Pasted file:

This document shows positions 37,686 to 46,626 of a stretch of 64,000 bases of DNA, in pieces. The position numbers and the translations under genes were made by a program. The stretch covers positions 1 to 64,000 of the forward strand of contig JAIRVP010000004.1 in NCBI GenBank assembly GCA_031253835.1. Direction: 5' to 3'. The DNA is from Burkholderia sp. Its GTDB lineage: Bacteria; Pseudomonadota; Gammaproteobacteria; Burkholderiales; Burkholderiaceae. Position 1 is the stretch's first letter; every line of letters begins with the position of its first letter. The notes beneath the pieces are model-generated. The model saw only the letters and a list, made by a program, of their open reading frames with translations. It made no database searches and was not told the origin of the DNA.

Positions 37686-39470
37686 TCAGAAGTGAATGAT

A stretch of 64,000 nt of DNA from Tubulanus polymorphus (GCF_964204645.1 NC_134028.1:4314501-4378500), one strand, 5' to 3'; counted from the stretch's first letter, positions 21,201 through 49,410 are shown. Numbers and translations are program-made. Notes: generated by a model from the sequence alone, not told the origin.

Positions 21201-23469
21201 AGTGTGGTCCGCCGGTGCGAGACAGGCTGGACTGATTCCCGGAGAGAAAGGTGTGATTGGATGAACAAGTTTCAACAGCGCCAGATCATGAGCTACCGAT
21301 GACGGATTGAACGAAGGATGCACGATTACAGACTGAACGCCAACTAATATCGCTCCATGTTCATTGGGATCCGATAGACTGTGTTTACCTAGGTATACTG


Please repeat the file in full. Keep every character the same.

This document shows positions 37,686 to 46,626 of a stretch of 64,000 bases of DNA, in pieces. The position numbers and the translations under genes were made by a program. The stretch covers positions 1 to 64,000 of the forward strand of contig JAIRVP010000004.1 in NCBI GenBank assembly GCA_031253835.1. Direction: 5' to 3'. The DNA is from Burkholderia sp. Its GTDB lineage: Bacteria; Pseudomonadota; Gammaproteobacteria; Burkholderiales; Burkholderiaceae. Position 1 is the stretch's first letter; every line of letters begins with the position of its first letter. The notes beneath the pieces are model-generated. The model saw only the letters and a list, made by a program, of their open reading frames with translations. It made no database searches and was not told the origin of the DNA.

Positions 37686-39470
37686 TCAGAAGTGAATGAT

A stretch of 64,000 nt of DNA from Tubulanus polymorphus (GCF_964204645.1 NC_134028.1:4314501-4378500), one strand, 5' to 3'; counted from the stretch's first letter, positions 21,201 through 49,410 are shown. Numbers and translations are program-made. Notes: generated by a model from the sequence alone, not told the origin.

Positions 21201-23469
21201 AGTGTGGTCCGCCGGTGCGAGACAGGCTGGACTGATTCCCGGAGAGAAAGGTGTGATTGGATGAACAAGTTTCAACAGCGCCAGATCATGAGCTACCGAT
21301 GACGGATTGAACGAAGGATGCACGATTACAGACTGAACGCCAACTAATATCGCTCCATGTTCATTGGGATCCGATAGACTGTGTTTACCTAGGTATACTG